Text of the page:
Provenance: Tom Crosley, an engineer/computer scientist purchased this new in 1971 directly from the Scientific American ad, and used it extensively while in grad school. He even added a teletype input interface. In 2004, he sold this on eBay and Eric won it for $2000. Erik posted extensive information on his "www.vintage-computer.com" website. Click <HERE> for more provenance details.
This was the first Kenbak-1 documented on the internet with high-resolution photos of the internals. This computer has an unusual modification, where a chip was placed in IC99 location (normally empty) with jumpers into the circuit. Tom Crosley explained that it was for an ASR-33 teletype interface he made, to help enter programs. John Blankenbaker's autograph is inside the top cover.
Provenance: One of 8 computers preserved by Robert Nielsen, owner of Nielsen Electronics Institute. He traded this to Herbert Eisengruber of the "Nova Scotia Computer Museum" in Canada for a used laptop in April, 2003. This was sold when the Museum closed, to a collector in Middleton, Nova Scotia, who sold it on eBay around 2019. It appeared lost until acquired by the Computer Museum of America late 2022, as the first Kenbak-1 directly owned by the museum, not just loaned by the founder. Not on public display. More details on provenance <HERE>.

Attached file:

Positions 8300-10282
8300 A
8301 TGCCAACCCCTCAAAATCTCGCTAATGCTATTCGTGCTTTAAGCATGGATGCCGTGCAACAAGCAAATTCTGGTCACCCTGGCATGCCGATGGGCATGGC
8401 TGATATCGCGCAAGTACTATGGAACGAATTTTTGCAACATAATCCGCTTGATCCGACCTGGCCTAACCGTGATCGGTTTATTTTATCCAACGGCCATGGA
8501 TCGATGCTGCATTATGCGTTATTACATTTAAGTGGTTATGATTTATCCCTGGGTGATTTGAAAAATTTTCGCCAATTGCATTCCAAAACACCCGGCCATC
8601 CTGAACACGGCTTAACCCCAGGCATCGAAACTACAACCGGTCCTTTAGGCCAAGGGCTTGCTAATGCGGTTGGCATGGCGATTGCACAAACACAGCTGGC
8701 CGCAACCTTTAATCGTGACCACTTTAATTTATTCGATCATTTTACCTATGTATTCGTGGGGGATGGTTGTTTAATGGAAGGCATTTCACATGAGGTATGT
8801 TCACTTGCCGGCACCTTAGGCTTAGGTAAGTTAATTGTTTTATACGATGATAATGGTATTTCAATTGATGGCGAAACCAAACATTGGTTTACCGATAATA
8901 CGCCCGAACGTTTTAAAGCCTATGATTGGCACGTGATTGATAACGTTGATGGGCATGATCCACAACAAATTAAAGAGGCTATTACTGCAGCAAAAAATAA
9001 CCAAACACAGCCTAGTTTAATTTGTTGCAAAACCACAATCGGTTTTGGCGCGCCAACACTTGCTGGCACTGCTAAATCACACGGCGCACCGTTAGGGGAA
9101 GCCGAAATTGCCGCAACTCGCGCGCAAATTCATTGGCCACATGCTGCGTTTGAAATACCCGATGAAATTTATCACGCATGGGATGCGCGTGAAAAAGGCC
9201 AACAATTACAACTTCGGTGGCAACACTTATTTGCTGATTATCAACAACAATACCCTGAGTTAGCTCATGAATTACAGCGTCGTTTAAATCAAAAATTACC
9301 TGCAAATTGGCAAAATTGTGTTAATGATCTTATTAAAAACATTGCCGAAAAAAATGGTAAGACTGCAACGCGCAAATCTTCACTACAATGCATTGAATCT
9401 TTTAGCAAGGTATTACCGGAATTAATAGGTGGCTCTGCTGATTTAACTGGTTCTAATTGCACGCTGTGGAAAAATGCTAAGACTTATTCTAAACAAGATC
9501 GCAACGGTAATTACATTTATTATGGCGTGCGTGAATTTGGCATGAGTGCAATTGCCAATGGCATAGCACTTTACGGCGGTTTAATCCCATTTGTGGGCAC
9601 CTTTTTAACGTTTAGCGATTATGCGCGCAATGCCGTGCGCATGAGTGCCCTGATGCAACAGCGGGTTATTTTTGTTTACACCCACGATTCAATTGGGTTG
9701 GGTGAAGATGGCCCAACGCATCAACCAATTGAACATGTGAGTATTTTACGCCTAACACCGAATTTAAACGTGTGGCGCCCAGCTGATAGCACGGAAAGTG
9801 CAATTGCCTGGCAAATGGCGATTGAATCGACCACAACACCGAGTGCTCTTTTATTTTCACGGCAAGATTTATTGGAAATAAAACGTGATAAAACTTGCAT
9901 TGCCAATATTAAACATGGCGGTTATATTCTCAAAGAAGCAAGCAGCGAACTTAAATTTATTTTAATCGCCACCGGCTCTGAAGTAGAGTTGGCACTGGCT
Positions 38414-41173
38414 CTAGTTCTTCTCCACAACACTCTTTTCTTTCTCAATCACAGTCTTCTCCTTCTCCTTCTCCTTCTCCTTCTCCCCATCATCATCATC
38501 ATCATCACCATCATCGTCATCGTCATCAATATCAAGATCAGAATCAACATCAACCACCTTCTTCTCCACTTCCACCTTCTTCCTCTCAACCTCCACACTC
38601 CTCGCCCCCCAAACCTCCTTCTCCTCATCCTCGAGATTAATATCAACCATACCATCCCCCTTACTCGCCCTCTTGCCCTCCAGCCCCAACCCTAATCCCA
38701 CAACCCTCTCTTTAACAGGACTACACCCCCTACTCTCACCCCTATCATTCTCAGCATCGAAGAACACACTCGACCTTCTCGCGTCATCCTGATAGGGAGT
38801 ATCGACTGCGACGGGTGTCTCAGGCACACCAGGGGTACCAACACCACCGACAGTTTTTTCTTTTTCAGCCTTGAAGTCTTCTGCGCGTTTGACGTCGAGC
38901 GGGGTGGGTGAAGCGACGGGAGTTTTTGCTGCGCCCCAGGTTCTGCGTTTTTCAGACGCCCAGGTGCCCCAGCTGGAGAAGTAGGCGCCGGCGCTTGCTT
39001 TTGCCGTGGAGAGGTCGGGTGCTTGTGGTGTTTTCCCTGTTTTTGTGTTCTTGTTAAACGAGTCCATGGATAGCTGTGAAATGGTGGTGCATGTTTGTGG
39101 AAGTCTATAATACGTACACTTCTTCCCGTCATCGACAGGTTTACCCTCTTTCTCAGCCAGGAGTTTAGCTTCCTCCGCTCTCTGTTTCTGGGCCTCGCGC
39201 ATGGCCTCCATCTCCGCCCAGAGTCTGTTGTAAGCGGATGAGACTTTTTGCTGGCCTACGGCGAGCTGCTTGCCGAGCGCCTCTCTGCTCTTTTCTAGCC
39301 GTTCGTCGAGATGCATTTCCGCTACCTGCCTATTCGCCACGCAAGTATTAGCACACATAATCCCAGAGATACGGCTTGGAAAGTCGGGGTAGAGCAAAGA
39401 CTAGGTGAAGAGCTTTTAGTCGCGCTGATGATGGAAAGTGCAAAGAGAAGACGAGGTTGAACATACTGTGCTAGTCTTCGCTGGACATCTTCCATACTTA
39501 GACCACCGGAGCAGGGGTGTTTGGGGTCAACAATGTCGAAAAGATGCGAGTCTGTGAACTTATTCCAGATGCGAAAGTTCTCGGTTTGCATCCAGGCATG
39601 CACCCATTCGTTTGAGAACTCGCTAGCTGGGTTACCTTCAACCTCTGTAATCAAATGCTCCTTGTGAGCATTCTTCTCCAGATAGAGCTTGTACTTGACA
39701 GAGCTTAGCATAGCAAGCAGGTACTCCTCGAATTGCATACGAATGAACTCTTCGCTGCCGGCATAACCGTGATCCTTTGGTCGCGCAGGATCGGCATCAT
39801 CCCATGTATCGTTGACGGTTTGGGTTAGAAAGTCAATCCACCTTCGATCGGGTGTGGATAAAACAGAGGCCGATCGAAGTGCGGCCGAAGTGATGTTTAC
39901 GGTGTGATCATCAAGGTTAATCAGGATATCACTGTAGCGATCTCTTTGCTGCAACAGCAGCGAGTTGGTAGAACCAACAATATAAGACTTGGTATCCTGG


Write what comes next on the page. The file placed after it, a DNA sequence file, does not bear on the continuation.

Provenance: This is the second of the 8 computers preserved by Robert Nielsen, who wrote about how the old switches were replaced with these momentary toggle switches. This was part of a lot of 6 computers sold to the Nova Scotia Museum soon after they got his first. When the museum closed, Herbert sold this to Lonnie Mimms, founder of the Computer Museum of America in Roswell, long before the museum opened. This likely remains in storage, and has not been on public display. More details on provenance <HERE>.
The blue modified buttons are the main distinguishing feature. Nielsen wrote how the buttons were replaced in hopes of improved durability. It has holes on top like all the Nielsen machines. (Photo courtesy Herbert Eisengruber)
7) Nielsen3 (Grey Case)
Provenance: The 3rd of the 8 computers preserved by Robert Nielsen, then sold as a lot of 6 to the Nova Scotia Computer Museum. When that museum closed, Herbert Eisengruber sold this to the current owner in 2009. More details on provenance <HERE>.